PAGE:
Meet the Team
The PETase team at the Protein Biophysics, Biochemistry and Bioinformatics Lab (PB3) at Pontificia Universidad Catolica de Chile works on the discovery, characterization and engineering of novel PET-degrading enzymes that operate at varying optimal temperatures. Together, we have identified and described 3 natural enzymes that degrade PET at moderate (25ºC) (1) and high temperatures (70ºC) (2), and also successfully engineered their activity (3), using computational and experimental approaches.
Cesar A. Ramirez-Sarmiento
Associate Professor at the Institute for Biological and Medical Engineering (IIBM) from Pontificia Universidad Catolica de Chile and Adjunct Researcher at the Millenium Institute for Integrative Biology (iBio). Our research group employs experimental and computational strategies to unveil the folding-function-evolution relationships of many proteins of biomedical and biotechnological interests. In terms of protein folding, our research group studies metamorphic proteins that are the causative of infections and diseases, such as the bacterial virulence factor RfaH, the cyanobacterial circadian clock protein KaiB and the FoxP subfamily of human transcription factors, which constitute prototypical models to understand the emergence of novel protein folds in nature. For protein function, our research is focused on the discovery, characterization and engineering of bacterial enzymes that hydrolyze PET, a widely used plastic that accumulates as waste in landfills and natural environments at similar rates to its production. We also work on the development of open-source protocols for the local production of enzymes and reagents used in the detection of viral infections, including SARS-CoV-2, in association with the Reagent Collaboration Network, ReClone (https://reclone.org/). I am currently an Executive Councilor of The Protein Society for the term 2023-2025, an EMBO Global Investigator Network for the term 2023-2026 and a RosettaCommons affiliated PI. I also recently organized the first Latin American Workshop on AI for Protein Design and the first Symposium on Plastics Accumulation and Biological Recycling in Chile.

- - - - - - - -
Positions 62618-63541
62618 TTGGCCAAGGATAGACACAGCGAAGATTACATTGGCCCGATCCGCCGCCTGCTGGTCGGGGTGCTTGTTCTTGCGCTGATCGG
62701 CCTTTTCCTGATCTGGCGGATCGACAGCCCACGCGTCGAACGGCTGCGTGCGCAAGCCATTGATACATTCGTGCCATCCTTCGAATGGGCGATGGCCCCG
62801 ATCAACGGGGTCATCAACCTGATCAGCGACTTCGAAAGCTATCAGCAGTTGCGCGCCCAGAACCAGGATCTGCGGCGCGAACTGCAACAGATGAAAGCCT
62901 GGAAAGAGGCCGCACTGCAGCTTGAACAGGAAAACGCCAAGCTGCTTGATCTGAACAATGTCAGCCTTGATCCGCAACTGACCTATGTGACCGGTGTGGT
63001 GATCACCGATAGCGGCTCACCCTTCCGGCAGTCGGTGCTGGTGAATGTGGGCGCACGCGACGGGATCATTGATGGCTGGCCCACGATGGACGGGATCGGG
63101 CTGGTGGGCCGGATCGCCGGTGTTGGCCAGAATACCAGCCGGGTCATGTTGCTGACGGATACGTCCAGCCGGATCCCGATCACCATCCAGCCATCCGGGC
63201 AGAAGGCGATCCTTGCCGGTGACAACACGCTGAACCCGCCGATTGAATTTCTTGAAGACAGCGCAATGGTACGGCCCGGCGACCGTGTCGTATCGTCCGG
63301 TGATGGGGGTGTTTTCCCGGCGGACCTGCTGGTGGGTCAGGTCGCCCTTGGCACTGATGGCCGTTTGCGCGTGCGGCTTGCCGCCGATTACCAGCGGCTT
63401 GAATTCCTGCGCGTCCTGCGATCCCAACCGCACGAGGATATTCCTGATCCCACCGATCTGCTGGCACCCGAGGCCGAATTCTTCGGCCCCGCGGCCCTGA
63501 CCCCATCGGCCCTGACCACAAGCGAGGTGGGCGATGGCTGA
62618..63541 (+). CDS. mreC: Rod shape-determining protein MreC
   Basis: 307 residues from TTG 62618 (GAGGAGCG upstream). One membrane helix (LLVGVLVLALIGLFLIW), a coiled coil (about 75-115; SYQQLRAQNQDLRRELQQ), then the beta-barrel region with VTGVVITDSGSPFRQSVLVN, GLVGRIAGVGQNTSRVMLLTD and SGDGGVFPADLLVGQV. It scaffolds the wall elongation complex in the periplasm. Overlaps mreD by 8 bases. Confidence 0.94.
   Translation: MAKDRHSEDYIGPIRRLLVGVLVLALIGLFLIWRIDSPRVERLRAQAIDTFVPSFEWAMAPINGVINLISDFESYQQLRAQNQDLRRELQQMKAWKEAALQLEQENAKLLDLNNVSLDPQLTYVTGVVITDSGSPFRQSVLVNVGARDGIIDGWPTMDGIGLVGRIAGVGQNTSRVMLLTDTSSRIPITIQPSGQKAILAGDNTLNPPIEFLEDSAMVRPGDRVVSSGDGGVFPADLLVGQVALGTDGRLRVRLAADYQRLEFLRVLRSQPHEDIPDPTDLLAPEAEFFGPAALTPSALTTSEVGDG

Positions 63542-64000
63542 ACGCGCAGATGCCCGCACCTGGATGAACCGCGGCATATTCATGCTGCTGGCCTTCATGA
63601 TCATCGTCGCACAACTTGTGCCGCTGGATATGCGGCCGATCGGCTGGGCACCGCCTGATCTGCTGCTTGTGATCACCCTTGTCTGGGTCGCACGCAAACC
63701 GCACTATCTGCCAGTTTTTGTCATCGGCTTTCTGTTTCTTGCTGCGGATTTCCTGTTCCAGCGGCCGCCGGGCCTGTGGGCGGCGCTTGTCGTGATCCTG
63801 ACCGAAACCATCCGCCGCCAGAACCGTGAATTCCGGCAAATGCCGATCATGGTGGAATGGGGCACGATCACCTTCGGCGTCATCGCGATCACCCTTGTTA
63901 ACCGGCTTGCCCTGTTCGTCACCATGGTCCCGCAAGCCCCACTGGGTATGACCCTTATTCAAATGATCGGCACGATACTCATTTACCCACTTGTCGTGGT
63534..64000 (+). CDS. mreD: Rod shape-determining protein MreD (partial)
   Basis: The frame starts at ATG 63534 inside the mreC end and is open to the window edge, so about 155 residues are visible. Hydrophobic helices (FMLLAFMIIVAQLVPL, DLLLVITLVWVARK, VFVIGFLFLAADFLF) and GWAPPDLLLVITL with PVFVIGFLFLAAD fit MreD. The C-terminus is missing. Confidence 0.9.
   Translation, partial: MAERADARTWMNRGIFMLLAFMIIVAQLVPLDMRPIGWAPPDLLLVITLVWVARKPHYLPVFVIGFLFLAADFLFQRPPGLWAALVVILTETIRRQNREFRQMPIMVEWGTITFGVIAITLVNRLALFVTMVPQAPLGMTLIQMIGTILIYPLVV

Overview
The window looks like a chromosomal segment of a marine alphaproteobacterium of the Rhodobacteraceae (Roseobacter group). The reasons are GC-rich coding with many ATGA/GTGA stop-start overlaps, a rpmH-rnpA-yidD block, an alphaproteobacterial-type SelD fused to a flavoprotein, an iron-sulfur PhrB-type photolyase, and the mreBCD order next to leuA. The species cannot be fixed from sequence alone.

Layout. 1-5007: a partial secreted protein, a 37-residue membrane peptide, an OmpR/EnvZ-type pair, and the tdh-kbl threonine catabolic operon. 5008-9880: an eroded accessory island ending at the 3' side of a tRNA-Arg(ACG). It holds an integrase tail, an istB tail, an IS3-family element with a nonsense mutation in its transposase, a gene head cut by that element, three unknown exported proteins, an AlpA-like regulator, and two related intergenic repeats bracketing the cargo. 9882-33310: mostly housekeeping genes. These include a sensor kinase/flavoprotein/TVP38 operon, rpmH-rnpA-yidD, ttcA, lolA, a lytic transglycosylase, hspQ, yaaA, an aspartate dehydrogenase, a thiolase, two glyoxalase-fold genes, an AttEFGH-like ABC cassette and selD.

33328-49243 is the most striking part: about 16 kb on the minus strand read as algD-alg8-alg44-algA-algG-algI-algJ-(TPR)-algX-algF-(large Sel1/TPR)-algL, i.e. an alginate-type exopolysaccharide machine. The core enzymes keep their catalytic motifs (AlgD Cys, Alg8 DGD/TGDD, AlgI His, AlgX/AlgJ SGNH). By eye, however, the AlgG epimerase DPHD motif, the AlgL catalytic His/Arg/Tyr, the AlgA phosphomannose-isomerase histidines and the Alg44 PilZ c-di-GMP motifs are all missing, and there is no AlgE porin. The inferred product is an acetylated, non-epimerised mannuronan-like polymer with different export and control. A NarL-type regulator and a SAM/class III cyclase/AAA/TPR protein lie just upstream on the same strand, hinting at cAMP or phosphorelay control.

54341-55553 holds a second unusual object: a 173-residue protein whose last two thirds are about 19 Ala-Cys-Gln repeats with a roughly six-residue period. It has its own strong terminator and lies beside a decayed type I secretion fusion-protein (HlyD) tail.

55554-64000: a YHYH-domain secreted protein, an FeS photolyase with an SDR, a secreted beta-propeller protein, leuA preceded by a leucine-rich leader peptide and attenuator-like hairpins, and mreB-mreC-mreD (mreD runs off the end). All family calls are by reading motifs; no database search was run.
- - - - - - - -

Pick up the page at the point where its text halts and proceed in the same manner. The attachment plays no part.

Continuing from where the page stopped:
Im a Biochemist and in this moment Im doing a PhD in Biological and Medical Engineering at Pontificia Universidad Católica de Chile.
My research career started in the laboratory of Fungal Synthetic Biology (Larrondo's lab), working on modular modifications of the circadian clock of the model fungus Neurospora Crassa. After my undergraduate studies I worked as a research assistant for 2 years in the same lab.
Subsequently I worked as a lab manager in the Protein Biophysics, Biochemistry and Bioinformatics Lab, where we worked on two main topics; metamorphic proteins
and plastic degrading enzymes. This last topic will be the one I will focus on during my PhD.
I am an engineer in biotechnology by training and now I am a PhD Student in Biological and Medical Engeneering.
My first steps in research were in the laboratory of physiology and biotechnology at the University of Santiago de Chile, working with Antarctic plants, then I started my way with polymerases from Antarctic samples at the Fundacion Biociencia. I have been a professor in bioreactor design for chemical engineering and biotechnology students. I collaborated in the formulation of molecular kits for pathogen detection in food (NPlex). I am currently working in the Biophysics, Biochemistry and Bioinformatics Laboratory (PB3) at the Pontificia Universidad Catolica de Chile. In my first years we worked together with ReClone for the production of open source polymerases during the SARS-CoV-2 pandemic, now I am working on PET-like plastic degrading proteins to optimize their stability and efficiency.
I am a PhD student in Biological and Medical Engineering at the Pontificia Universidad Catolica de Chile, where I also did my undergraduate studies in Biochemistry. I am currently working as a student in the Protein Biophysics, Biochemistry and Bioinformatics lab (PB3), where I am working on the improvement of PET plastic degrading enzymes using artificial intelligence. My interests are linked to applied science with an environmental focus.